Friday, November 19, 2010

Virabhadrasana III: Myself


There's some sort of... for lack of a better word, spa-ish kind of room. There's screen windows and it's right next to a river that runs through the house. I can hear nature in the room and it's a nice and calming room with a cool exterior.

I chose to practice there because it seems more natural room without being outside. It's a relaxing room, plus there's a mirror so I can check myself as I preform the pose.

I don't have a disc or anything, so I used my laptop to play music I found on Youtube.

Here are the songs I switched around as I practiced...

Forest Hymn by Deep Forest (Check out their songs. They're pretty relaxing and some are energizing.)
With a hint of energetics, this song is relaxing at the same time. That's why I chose this.

Divine Moments Of Truth by Shpongle
I admit, this song is a bit strange, but it's pretty captivating. I could just stand around listening to this. All 10 minutes. It's quite relaxing and hypnotic. Especially with earphones.

Since links don't seem to want to appear...
Forest Hymn
Divine Moments of Truth

Thursday, November 18, 2010

Virabhadrasana III


Virabhadra is sankrit for warrior. So this translates to Warrior 3. Virabhadra is actually the name of a warrior that was an incarnation of Shiva. He had a thousand heads, feet and eyes. He also wielded a thousand clubs while wearing tiger fur.

A key point, as it is in many poses, is balance. Even in the starting position, tadasana, you must make sure that you're weight is balanced evenly. Your thighs should be firm, upper body straight and your big toes should be touching.

In order to do this pose, you shouldn't just jump right into the stance. You lessen the experience by doing so and you'll probably do it wrong. There are several steps taken so that you ease yourself into the pose. And by previous steps, I don't mean stand in your lazy, zombie version of Tadasana for 5 seconds.

Once you have a good Tadasana stance, exhale and step your left foot back into a lunge position. Your right leg should be parallel to the floor. This pose is the base for the Virabhadrasana adasanas.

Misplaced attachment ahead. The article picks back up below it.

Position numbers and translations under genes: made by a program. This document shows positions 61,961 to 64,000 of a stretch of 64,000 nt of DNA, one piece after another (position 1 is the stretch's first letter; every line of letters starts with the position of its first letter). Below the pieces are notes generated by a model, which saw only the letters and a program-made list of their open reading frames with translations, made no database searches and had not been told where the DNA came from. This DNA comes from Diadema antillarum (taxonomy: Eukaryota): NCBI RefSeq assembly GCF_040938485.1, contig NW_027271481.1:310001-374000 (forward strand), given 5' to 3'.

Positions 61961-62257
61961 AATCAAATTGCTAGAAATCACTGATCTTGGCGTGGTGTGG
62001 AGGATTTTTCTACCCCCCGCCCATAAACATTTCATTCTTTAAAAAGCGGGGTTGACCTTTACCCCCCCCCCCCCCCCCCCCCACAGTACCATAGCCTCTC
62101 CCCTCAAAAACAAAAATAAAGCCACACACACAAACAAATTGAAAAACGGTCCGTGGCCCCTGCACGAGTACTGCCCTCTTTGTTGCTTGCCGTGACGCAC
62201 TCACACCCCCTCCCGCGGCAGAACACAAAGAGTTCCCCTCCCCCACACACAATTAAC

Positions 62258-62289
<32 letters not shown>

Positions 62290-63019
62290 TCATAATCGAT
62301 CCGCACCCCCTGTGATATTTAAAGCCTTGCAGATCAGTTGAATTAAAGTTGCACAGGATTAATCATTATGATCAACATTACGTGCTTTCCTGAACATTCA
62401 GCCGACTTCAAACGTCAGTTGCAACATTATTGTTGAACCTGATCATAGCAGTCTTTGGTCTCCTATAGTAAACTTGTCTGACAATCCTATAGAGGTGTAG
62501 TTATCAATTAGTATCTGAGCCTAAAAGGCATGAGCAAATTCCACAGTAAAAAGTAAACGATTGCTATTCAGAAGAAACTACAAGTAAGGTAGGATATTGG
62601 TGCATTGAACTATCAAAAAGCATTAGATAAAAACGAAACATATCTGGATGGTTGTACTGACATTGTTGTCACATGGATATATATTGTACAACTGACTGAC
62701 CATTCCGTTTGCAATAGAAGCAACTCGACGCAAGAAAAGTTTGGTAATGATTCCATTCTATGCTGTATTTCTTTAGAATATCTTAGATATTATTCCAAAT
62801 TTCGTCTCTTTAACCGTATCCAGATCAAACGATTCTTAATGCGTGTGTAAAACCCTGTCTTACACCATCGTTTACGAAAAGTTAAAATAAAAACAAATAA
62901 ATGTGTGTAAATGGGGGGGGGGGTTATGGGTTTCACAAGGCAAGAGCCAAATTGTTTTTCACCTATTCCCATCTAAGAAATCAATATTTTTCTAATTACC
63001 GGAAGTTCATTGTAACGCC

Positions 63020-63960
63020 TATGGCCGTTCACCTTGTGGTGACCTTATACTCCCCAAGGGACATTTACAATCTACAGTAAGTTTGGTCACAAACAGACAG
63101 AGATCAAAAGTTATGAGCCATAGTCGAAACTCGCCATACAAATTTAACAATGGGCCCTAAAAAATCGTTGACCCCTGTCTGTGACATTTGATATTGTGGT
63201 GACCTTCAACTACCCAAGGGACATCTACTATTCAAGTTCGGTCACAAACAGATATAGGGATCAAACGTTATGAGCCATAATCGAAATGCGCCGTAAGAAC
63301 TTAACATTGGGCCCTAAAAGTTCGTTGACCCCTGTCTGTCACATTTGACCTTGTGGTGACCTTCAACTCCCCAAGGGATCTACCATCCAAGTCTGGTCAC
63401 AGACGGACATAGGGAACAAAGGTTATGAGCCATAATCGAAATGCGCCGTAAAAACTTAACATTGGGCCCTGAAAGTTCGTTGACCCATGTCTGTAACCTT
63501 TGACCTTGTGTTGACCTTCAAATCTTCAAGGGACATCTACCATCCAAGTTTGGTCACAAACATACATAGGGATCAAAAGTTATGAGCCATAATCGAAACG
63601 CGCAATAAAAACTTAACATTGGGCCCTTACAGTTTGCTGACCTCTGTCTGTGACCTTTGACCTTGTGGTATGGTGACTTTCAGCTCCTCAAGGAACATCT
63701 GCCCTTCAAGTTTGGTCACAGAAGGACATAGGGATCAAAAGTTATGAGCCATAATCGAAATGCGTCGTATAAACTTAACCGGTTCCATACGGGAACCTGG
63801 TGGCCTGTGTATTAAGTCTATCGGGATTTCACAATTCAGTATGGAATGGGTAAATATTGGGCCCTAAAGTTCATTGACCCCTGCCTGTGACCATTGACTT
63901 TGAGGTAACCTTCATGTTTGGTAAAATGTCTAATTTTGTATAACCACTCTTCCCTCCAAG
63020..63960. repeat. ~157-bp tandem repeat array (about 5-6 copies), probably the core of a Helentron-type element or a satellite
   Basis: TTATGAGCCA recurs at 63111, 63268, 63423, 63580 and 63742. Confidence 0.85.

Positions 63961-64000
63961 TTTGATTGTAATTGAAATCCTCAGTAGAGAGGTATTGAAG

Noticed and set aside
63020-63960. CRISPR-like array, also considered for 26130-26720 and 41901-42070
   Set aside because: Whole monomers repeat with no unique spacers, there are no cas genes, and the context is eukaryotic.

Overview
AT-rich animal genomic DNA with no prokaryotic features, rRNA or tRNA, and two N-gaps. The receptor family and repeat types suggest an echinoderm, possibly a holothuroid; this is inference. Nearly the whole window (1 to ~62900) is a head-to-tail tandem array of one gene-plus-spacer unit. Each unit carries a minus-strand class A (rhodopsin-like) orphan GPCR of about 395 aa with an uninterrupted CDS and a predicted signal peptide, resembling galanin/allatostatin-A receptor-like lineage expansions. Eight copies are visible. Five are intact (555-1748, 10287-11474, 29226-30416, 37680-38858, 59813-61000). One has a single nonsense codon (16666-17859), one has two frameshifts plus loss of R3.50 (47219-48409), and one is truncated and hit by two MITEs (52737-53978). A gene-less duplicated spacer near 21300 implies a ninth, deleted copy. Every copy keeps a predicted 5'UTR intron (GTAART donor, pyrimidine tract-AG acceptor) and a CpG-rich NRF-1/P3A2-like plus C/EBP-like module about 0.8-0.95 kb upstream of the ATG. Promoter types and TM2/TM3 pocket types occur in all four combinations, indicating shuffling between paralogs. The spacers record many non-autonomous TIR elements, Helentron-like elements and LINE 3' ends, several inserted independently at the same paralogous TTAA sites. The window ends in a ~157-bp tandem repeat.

Now from the lunge position, stretch your arms forward, parallel to the floor and parallel to each other, palms facing each other. Slowly lift the back leg off the ground and slowly try to make a T-shape pose while balancing on one leg. Try to push with you hands in front of you while pulling back on the lifted leg. Tighten your core and keep the hips flat, not raised on one side. Focus on firming up the quadriceps on the one leg being balanced on. Keep that leg like you're still standing in tadasana.

Keep this pose for 30 seconds to a minute and then slowly go back to the previous lunging stance and then tadasana.

You shouldn't start Virabhadrasana III by lunging the torso forward. This tends to shift the body weight onto the ball of the front foot and unbalance the position. Don't allow the torso to swing forward as you move into position; instead, as you straighten the front knee, think of pressing the head of the thighbone back. This centers the femur in the hip joint, grounds the heel into the floor, and stabilizes the position.
You should also hold your head up so you're facing forward, but don't strain your neck. It should be relaxed and aligned with the spine.

The variation is to start by leaning your arms against the wall and to use the wall to help you balance your upper body.
This pose focuses on your

By practicing this pose you
•Strengthen the ankles and legs
•Strengthen the shoulders and muscles of the back
•Tone the abdomen
•Improve balance and posture

By doing this pose you should
•Feel your foot become firm and steady against the floor. Sense of balance.
•Feel your neck and head extend from the spine
•Feel your abdomen and back stretch and relax


Since links don't seem to appear...

Tuesday, November 2, 2010

What is Virabhadrasana III?

Virabhadrasana III translates to "Warrior Pose 3". To make a brief description; Virabhadrasana III involves one balancing on one leg, while learning their entire upper torso forward while holding the other leg back and up. Hands should be forward, past the head. The body should make a 'T' shape.

This is the pose.

Though the professional stance has a flat back, some people may only be able to go this far and not 180 degrees.

The variation is to do this pose with your hands against the wall.